My Trip Out

Gay married man coming out story

To tell or not to tell, that is the question

I’m approaching 4 years pretty much consistently with Scrappy. My wife well down the road of understanding as are my kids. However, none of the rest of my family (meaning mother, father, brother) know what has gone down. Should they? Would it matter? Would it help? Would it hurt?

I can rationalize it all sorts of ways, but mostly it comes down to me being a big chicken. Or perhaps not. Having lived in London, Germany, popped around Europe, Sydney and now Hong Kong. My family most sense something is wrong. But they have access to the grandkids who seem fine, I call regularly with no sound of stress in my voice. But clearly they would have their head in the sand to not think something is amiss.

But no one asks. It’s personal. You don’t go digging into someone’s life even your own family without a clear objective and simply being nosy (which my mother is) is not good enough.

I thought about whether this was in effect, lying to them and that they would be hurt because I didn’t tell them something had happened. But the reality is if I tell them, they will have questions and be ultimately supportive. It’s the questioning bit I’m not sure I want deal with. They’ll want to rewind the tape for 4 years and get the story. How did this happen? What does this mean? Are you OK? Is your wife OK? Are the kids OK?

It just sounds painful, so I continue with this don’t ask, don’t tell policy, I’m happy, and they’re none the wiser.

Scrappy is brown (hmmm brown, more of a tan brown, but brown), he’s very young and the odds of my family, a hard core bunch of Southerners accepting him is probably pretty remote. They have an image to maintain. At first glance, Scrappy is very young, brown (hmmm brown, more of a tan brown …) and a bit let’s say exotic to look at. It’s not until you see him and I interact do you realize we’re an old married couple, squabbling about little stuff and very comfortable with each other. Scrappy also is just cool, it only takes a few minutes to realize his sincerity, his way of putting you at ease, his ease with himself.

But I’m not so sure my family would get that far, at least initially. So I continue down this road, whether I made a conscience decision it is hard to tell. I will either have been right in my decision or wrong and unfortunately, I’ll just have to live with that.

5 Comments

  1. Is it a rhetorical question or one you want answered?

    In case it is the latter, from a man who was married longer than you, came out older than you, and is now nearing 7 years of a live in relationship with a partner 20 years younger, my answer is … you’re not telling because you don’t want to deal with any fallout and would prefer to hide. But in the process, you lose a lot of yourself. When I came out, I came out to all pretty quickly. I’m not in a position to judge – hell, I was in the closet for most of my life, but once I accepted who I was and how I had to live, then I realized, I was just compounding prior lies by hiding the truth. The result for me? This weekend is my daughter’s wedding. My partner and I are a prominent part of it, we’re on the invitation, will be up there for the parent’s dance (along with my ex and her new husband), and not everyone there is fully accepting, but f**k em. The road had a few bumps, but everyone that’s important to me is at some level of acceptance, some full (like my kids) and some only partially down the road. But it feels good to not be hiding anything anymore. Try it. The bumps are worth the end result.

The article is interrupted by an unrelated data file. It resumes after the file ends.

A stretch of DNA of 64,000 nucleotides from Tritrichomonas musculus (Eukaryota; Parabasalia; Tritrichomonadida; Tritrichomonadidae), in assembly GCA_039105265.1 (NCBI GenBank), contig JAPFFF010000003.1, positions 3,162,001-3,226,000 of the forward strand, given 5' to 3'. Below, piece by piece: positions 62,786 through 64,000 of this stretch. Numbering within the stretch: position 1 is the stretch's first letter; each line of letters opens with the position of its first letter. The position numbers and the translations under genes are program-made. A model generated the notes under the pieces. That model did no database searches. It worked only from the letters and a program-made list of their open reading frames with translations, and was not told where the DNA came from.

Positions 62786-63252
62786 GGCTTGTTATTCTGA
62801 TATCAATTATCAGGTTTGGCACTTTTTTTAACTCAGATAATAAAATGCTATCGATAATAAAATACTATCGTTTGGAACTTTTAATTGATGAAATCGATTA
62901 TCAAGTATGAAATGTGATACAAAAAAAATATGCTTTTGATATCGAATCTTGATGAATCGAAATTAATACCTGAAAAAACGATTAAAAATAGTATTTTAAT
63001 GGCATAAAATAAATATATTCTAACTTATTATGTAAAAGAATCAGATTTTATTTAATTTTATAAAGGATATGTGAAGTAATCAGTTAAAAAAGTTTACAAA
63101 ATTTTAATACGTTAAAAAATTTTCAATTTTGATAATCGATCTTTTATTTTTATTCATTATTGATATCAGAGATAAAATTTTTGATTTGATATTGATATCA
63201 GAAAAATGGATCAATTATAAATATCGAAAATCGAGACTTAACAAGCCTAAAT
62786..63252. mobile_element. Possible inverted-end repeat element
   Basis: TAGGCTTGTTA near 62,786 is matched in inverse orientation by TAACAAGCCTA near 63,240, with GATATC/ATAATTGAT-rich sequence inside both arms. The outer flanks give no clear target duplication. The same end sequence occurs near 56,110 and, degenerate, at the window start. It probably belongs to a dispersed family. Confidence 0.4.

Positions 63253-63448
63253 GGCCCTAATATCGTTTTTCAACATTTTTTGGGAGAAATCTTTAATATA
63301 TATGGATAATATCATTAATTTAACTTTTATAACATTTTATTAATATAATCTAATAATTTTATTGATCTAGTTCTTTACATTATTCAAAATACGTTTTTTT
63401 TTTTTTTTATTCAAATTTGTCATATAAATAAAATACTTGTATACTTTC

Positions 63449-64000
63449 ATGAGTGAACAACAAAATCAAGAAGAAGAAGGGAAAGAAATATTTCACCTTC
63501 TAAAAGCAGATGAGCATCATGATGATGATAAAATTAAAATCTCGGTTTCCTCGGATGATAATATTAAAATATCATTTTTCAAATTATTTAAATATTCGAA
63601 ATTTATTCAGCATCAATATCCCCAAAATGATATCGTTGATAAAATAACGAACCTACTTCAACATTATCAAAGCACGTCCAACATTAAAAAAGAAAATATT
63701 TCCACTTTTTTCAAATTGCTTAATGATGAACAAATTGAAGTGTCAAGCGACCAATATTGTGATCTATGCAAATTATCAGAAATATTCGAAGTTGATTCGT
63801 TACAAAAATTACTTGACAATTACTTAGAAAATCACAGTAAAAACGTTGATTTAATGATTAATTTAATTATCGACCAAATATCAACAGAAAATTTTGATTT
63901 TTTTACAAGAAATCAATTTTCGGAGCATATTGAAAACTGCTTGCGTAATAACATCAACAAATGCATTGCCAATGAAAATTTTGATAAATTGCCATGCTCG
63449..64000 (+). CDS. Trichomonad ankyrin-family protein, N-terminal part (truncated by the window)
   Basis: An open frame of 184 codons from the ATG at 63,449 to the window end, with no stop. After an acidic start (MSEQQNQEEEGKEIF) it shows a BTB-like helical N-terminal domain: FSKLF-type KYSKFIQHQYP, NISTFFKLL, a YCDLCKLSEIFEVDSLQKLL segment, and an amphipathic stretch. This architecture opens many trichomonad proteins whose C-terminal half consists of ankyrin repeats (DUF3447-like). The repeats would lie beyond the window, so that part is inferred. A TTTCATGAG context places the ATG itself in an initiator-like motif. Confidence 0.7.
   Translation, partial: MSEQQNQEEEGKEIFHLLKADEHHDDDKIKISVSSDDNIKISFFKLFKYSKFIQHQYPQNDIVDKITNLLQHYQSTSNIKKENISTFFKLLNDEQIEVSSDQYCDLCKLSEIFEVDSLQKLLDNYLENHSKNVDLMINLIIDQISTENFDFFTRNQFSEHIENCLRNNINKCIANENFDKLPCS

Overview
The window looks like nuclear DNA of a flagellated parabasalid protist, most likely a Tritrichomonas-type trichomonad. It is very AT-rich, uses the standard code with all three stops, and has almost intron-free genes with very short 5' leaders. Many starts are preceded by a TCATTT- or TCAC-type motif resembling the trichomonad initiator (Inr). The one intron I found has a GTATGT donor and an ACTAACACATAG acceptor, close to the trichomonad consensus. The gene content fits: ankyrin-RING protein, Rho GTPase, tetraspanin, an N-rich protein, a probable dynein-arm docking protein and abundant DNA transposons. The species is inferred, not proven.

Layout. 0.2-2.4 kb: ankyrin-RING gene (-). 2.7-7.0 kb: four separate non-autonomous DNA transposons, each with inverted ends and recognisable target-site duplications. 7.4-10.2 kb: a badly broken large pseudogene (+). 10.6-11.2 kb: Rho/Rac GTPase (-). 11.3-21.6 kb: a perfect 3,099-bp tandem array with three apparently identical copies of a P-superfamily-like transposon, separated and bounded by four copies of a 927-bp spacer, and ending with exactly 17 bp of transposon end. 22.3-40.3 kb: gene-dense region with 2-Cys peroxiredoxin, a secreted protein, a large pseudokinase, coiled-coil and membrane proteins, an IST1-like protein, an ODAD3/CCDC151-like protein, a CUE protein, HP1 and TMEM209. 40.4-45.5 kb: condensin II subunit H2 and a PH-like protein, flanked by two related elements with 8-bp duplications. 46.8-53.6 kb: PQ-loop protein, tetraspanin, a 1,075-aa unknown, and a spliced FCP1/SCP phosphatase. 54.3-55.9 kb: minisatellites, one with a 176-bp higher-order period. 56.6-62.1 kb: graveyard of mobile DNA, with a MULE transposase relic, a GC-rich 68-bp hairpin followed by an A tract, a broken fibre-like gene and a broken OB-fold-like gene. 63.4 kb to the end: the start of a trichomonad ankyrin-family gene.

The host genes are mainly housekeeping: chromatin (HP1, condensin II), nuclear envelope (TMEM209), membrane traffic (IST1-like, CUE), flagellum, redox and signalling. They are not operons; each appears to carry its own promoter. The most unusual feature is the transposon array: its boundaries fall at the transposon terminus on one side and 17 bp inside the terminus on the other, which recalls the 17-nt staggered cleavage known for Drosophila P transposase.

2. Your family might surprise you! My parents certainly did when I told them I was gay at the age of 48, after 20 years of marriage. They couldn’t have cared less … all they wanted was for me to be healthy and happy.

    If you never tell your parents, then they will never have an opportunity to accept you and Scrappy for what you are… a committed couple. And if they “reject” you… well who cares? It doesn’t sound like you see much of them anyway and at your age and level of maturity, you would survive that, too.

  3. Ah, a true family of the South……..no unpleasantness please….of course don’t they mostly end up drinking themselves into early graves? Even my “born again” youngest brother invited Geoff and me to his sons wedding, amazing. Families are actually very resiliant.

  4. As someone who has just gone through the process at lightning speed, I can tell you the relief is overwhelming. You said yourself not too long ago “duality of life is mind numbing”. The fact that you still live a dual life with people who could be very close to you has to be causing some conflict. Your parents and brother deserve the opportunity to love and accept you, and Scrappy, for who you are and if they choose otherwise it’s their problem not yours. I agree with the others who have commented – go for it, you’re likely to be pleasantly surprised.

  5. I’m only 1.5 years in to coming out & I’m far enough away from that initial part of the process that I hate to have to relive the whole torried series of events that lead up to & where apart of the coming out process. I just recently had to do it with friends of 30 years that I’d not seen since coming out. But rightfully, to keep a good close friend or relative I’ve found they need to “walk” through there own process of how you got to where & who you are today, for them to fully accept the new me. It’s hard, but not nearly as hard as the initial coming out…..but we all know that we will never, ever quit having to come out in some form or another for the rest of our lives…..its just hard when its people close to us. Good luck with whatever you decide.

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